Carpal tunnel surgery, or carpal tunnel release surgery, is a type of treatment that cures or eases the symptoms of carpal tunnel syndrome. This condition involves pain, numbness, and tingling in your hand and/or arm. Genetics may play a role and repetitive hand use or hand injuries due to sprain or fracture are common causes. Carpal tunnel syndrome has also been linked to diseases such as thyroid disease, diabetes, and rheumatoid arthritis.
What you should know about carpal tunnel surgery:
Symptoms of Carpal Tunnel Syndrome
The carpal tunnel is located in the wrist. It is formed by the wrist bones on the bottom and the top inside of the wrist by the transverse carpal ligament. The median nerve and tendons run through this tunnel and they control the movement of your fingers. Injury to the carpal tunnel can cause swelling of tissues within the tunnel. This may put pressure on the median nerve. This can cause pain, numbness, tingling of the hand and wrist, and loss of function if not treated. Symptoms generally start slowly, get worse over time, and are usually more noticeable on the thumb side of the hand.
Carpal Tunnel Treatment
After your doctor diagnoses you with carpal tunnel syndrome, they will likely want to try nonsurgical treatment options first to relieve swelling and pain. These treatments may include physical therapy, changes to the equipment you use at work, wrist splints, steroid injections, and over-the-counter pain medicines.
Your doctor may recommend surgery if nonsurgical interventions do not relieve the pain or if the carpal tunnel symptoms last 6 months or longer. Another reason for surgical treatment is if the muscles of the wrists and hands are weakening and getting smaller because of severe pinching of the median nerve.
What to Expect from Carpal Tunnel Surgery
There are two types of carpal tunnel release surgeries and both are usually outpatient procedures. Depending on the circumstances, this surgery may be under local or general anesthesia.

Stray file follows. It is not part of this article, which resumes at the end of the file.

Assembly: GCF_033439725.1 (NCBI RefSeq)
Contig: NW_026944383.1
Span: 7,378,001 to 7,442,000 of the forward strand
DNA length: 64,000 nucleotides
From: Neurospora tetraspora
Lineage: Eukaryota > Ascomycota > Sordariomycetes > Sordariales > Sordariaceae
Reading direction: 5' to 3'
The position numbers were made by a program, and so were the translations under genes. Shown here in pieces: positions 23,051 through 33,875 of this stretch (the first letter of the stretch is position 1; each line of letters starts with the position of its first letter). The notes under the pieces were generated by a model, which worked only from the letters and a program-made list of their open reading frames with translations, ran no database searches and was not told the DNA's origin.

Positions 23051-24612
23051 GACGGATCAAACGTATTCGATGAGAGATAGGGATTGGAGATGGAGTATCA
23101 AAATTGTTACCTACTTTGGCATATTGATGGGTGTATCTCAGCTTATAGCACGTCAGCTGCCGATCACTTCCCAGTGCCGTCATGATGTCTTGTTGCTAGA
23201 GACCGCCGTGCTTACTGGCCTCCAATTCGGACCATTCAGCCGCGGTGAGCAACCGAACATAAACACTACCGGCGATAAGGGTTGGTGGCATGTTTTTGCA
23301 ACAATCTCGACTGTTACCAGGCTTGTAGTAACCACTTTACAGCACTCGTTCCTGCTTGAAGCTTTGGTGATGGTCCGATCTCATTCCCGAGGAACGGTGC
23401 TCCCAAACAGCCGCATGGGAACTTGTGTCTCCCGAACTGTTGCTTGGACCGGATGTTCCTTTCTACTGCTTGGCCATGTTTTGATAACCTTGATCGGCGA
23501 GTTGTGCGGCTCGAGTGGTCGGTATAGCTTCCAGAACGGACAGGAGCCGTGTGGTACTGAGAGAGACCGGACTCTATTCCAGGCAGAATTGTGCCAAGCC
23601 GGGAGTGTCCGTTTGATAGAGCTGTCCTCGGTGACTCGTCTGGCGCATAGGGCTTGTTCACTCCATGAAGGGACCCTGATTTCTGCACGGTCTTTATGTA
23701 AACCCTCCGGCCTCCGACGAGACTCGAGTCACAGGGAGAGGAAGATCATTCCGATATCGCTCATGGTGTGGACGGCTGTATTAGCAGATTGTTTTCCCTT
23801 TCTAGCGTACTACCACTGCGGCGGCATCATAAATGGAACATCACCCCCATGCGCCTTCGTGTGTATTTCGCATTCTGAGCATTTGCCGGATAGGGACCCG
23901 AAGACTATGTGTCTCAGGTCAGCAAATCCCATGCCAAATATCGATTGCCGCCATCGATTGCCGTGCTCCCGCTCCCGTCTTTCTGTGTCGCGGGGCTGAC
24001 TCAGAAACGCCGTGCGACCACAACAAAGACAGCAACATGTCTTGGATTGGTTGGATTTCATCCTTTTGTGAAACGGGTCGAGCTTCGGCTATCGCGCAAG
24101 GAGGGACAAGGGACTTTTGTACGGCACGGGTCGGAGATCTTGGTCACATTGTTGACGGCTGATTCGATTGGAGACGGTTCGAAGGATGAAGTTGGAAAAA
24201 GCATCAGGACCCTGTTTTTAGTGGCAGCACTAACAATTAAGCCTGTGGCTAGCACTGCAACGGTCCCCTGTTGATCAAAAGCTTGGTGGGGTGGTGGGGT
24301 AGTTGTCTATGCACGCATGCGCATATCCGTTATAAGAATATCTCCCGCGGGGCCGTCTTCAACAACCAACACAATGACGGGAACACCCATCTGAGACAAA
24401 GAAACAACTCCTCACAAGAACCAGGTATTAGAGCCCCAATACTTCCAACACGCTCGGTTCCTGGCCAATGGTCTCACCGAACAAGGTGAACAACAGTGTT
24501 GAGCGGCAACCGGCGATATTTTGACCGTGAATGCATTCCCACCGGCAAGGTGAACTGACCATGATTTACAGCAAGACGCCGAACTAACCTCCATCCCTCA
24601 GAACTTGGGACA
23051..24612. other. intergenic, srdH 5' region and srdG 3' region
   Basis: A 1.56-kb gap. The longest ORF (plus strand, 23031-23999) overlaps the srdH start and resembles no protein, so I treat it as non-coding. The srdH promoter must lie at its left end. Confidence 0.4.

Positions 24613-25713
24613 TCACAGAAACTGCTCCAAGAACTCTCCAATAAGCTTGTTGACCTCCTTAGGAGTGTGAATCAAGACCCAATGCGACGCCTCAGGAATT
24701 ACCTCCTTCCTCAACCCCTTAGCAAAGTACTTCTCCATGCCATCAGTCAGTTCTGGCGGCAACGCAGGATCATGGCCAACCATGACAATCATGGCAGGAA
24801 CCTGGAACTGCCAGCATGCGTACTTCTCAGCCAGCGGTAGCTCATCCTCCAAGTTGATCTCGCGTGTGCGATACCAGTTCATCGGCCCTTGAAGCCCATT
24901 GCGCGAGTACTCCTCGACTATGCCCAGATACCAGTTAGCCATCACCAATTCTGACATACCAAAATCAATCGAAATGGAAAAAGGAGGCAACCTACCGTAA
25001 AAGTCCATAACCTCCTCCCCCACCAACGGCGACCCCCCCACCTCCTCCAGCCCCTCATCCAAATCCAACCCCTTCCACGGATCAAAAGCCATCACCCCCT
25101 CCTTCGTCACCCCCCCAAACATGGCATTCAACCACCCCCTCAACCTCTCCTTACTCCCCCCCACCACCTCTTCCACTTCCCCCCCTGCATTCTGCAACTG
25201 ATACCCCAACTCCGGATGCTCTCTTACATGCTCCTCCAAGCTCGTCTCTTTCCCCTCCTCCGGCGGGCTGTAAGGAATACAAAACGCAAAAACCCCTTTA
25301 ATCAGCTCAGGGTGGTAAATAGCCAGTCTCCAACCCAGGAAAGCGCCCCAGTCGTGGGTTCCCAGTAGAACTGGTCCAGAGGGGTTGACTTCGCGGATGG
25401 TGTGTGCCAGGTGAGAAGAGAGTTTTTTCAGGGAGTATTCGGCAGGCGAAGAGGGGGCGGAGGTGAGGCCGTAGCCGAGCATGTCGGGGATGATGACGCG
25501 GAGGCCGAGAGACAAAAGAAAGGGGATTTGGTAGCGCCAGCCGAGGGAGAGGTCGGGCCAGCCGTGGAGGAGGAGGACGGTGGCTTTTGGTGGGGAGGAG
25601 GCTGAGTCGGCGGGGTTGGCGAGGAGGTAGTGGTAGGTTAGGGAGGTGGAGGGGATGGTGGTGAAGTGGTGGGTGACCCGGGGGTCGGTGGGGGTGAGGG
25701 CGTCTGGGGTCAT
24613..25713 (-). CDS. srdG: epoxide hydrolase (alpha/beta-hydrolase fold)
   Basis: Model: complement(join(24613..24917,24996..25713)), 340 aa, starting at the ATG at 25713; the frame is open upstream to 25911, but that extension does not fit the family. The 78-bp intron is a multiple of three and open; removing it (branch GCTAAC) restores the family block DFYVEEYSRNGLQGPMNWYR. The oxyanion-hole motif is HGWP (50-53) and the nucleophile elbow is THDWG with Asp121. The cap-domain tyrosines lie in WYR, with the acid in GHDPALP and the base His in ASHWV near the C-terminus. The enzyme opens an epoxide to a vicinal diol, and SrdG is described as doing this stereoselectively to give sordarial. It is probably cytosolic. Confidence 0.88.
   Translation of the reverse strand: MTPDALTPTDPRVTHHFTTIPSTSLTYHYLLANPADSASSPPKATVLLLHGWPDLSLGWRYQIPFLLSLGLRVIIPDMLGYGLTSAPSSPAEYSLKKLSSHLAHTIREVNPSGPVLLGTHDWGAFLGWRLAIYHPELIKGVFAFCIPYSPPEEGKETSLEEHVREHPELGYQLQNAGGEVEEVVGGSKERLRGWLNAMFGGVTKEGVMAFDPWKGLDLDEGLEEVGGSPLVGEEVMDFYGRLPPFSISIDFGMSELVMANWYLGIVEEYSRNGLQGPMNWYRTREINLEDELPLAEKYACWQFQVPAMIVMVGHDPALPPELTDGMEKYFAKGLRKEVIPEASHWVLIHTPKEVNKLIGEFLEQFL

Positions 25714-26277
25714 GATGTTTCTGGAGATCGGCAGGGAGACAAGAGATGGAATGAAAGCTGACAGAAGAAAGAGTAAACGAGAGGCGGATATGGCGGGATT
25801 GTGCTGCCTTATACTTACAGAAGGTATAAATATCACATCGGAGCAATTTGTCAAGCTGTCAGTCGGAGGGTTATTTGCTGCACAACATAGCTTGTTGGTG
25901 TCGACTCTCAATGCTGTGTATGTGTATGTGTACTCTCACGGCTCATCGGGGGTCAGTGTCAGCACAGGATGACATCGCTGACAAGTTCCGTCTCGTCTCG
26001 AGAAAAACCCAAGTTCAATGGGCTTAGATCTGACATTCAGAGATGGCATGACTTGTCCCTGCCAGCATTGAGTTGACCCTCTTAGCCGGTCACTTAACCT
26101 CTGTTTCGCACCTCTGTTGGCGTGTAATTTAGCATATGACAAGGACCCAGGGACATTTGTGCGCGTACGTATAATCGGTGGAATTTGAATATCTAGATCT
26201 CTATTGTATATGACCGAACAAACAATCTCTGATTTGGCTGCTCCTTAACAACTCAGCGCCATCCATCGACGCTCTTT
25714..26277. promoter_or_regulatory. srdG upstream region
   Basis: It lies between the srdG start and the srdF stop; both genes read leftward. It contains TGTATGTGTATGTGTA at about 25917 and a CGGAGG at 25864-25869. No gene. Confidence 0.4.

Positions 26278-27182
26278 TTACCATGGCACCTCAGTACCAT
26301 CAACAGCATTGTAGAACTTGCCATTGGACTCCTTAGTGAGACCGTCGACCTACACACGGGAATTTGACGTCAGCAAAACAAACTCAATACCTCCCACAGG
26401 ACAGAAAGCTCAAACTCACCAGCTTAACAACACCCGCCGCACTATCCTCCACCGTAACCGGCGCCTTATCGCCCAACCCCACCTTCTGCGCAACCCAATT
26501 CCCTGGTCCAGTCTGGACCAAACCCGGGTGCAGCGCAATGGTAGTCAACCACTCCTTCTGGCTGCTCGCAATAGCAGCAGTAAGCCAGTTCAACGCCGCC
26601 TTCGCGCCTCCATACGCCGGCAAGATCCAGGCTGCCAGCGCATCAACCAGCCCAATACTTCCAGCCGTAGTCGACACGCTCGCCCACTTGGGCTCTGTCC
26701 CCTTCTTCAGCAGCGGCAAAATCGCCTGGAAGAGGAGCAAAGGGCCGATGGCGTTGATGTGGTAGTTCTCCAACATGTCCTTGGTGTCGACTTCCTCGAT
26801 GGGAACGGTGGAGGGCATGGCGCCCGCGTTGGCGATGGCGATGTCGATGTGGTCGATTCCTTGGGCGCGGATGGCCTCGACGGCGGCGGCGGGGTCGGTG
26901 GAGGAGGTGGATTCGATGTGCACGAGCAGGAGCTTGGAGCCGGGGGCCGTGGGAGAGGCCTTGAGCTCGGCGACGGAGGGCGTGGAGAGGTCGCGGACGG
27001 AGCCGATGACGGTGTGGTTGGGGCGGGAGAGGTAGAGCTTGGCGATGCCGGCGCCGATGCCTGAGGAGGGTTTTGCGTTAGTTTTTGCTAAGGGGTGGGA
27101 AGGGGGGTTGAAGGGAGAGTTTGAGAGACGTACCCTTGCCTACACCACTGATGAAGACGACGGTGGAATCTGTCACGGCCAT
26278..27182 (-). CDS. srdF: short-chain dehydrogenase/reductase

The more traditional method is the open release. With this type of surgery, your surgeon will use a local anesthetic to numb the wrist and hand. They will then cut a 2-inch incision on the wrist and cut the carpal ligament to enlarge the carpal tunnel. To finish up the surgery, the surgeon will stitch up the incision(s) and then will bandage and splint your wrist to keep it from moving. After the procedure, you will be monitored for a short period of time. You will then be able to go home. An overnight stay in the hospital may be necessary only in rare cases when complications occur.
The other type of carpal tunnel surgery is an endoscopic carpal tunnel release. In this surgery, the doctor makes two half-inch incisions, one on the wrist and one on the palm. They will then insert a narrow tube with a camera attached into one incision. The surgeon uses this camera to guide them as they cut the carpal ligaments through the second incision. As with the open method, the surgeon will then close the incisions and stabilize the wrist to prevent movement.
Carpal Tunnel Surgery Risks
As with any other procedure, carpal tunnel surgery is not without risks. Along with the risks from anesthesia, these can include bleeding, infection, injury to the median nerve or the nerves that branch out from it, and injury to nearby blood vessels. Your wrist may take several weeks to several months to heal and your scar may remain sensitive. If the median nerve has been compressed for a long period of time, recovery may take even longer. Your wrist will be in a splint and your physician will likely recommend physical therapy to strengthen and heal your wrist and hand. Your doctor will advise you on the best time for you to return to work and any protocols you will need to follow once you return.
It is important to let your doctor know if you notice any fever, increased pain, redness, swelling, bleeding, or any drainage from the incision site(s).
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